I feel obliged to acknowledge that Cap’n E saved my butt near the end of our run. As I turned a corner on the trail, I saw a large shepherd-mix of a dog sniffing around on the side of the trail. I looked for the owner and quickly noticed that there was no owner present. The dog looked very at home in this spot and quickly turned as I approached to tell me I was not welcome. Hair raised on his back, he started to growl, bark and move toward me in a threatening manner. I had forgotten exactly how to respond in this situation and apparently decided to stop running and break into a Karate Kid move in front of the dog. I was also yelling and clapping my hands. Cap’n E turned the corner behind me, saw my ineffective attempts at scaring the dog and started screaming like a banshee. The dog retreated decisively and did not chase us down. Of course, I thought to myself at least I didn't have to worry about rabies.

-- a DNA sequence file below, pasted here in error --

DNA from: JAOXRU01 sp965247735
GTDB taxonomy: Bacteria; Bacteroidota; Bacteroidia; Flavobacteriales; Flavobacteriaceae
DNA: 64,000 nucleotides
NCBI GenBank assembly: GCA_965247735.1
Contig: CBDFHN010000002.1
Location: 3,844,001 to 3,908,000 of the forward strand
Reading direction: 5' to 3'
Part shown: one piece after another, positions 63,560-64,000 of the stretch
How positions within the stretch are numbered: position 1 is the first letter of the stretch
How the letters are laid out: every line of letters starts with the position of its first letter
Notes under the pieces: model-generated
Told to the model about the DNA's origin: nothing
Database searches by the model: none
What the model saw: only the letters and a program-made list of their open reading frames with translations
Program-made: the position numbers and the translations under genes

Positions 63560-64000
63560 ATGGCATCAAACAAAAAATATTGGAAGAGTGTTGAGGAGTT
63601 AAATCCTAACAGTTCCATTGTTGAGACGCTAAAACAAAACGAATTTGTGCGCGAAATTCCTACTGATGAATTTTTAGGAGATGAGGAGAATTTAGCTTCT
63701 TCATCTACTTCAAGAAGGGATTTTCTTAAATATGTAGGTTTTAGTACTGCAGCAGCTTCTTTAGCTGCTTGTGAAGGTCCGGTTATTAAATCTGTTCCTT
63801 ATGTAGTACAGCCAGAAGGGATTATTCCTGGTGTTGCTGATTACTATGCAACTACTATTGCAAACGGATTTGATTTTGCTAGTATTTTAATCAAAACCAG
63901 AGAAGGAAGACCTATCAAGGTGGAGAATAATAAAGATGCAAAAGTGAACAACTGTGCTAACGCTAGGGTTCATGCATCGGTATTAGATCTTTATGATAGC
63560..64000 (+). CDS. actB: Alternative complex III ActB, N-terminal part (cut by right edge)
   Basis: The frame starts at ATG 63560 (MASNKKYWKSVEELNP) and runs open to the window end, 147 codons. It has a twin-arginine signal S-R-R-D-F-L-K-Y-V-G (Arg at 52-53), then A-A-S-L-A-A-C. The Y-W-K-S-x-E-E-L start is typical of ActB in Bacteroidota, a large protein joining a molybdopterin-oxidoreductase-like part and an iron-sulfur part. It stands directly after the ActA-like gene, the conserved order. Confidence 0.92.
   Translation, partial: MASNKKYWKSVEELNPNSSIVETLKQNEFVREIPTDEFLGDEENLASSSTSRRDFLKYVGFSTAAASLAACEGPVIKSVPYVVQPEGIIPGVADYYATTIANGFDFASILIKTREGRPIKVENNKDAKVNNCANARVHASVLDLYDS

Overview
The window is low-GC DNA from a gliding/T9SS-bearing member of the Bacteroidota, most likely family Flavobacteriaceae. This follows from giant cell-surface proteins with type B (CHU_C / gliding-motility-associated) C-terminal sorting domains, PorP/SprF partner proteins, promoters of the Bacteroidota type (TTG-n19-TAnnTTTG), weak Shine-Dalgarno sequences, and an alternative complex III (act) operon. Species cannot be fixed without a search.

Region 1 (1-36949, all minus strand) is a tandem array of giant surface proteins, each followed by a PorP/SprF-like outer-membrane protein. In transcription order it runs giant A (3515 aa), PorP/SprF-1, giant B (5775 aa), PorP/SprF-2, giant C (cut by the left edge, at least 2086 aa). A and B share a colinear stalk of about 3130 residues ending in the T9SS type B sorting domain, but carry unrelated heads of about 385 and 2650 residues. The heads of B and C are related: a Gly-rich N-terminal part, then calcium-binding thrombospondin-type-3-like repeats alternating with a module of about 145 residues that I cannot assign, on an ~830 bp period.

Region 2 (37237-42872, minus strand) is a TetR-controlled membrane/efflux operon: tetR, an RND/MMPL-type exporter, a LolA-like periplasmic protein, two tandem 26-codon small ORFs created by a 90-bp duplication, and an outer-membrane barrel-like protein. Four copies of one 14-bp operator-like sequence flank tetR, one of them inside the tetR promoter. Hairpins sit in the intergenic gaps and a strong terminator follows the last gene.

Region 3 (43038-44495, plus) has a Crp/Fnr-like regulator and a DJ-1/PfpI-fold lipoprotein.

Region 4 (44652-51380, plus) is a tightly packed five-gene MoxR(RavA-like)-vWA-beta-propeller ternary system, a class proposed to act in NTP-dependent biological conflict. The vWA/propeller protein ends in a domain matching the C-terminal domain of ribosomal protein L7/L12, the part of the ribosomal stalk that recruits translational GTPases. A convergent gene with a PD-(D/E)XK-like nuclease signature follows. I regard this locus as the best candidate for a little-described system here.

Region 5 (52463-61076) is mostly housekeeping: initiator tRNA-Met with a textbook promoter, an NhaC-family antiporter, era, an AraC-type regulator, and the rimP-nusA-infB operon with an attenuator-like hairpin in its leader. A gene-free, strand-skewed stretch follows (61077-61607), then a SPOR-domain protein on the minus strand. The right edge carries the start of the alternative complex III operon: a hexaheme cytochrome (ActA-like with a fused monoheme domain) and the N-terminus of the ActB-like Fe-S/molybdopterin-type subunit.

So, what happened?
My anal-retentive disposition naturally desires an explanation for why this happened. Here’s my answer: my body was reeling from a combination of a lot of stressors including hard training, lack of sleep, hormonal cycles, travel, work stress and not so great nutritional habits. Oh, and then there’s the 9 shots I’ve received in the last month (8 rabies and one H1N1). As for the hard training, when I thought back to what I had done for the 7 days leading up to the race, I realized it was pretty tough:
2/6 8 miles + 2 x weight circuit
2/7 16 miles w/7 miles up a hill @ LT effort
2/8 10 miles with 1 set of hill drills
2/9 15.2 miles with 2 mi. @ LT effort (5:58), 10 x 90 sec. hills @ 5:40 pace, 2 mi. at goal marathon pace (6:15)
2/10 8 miles easy + core 200 + 2 x through weight circuit
2/11 10.1 miles with 10 x 100m cut downs (10k effort down to mile effort)
2/12 6 miles easy
2/13 20 miles including XC race
I was suffering from DOMS (delayed onset muscle soreness) the entire week from the weight workouts and hills and was definitely feeling that in the race. My breathing was not a problem, but my legs just said, "oh no you don't."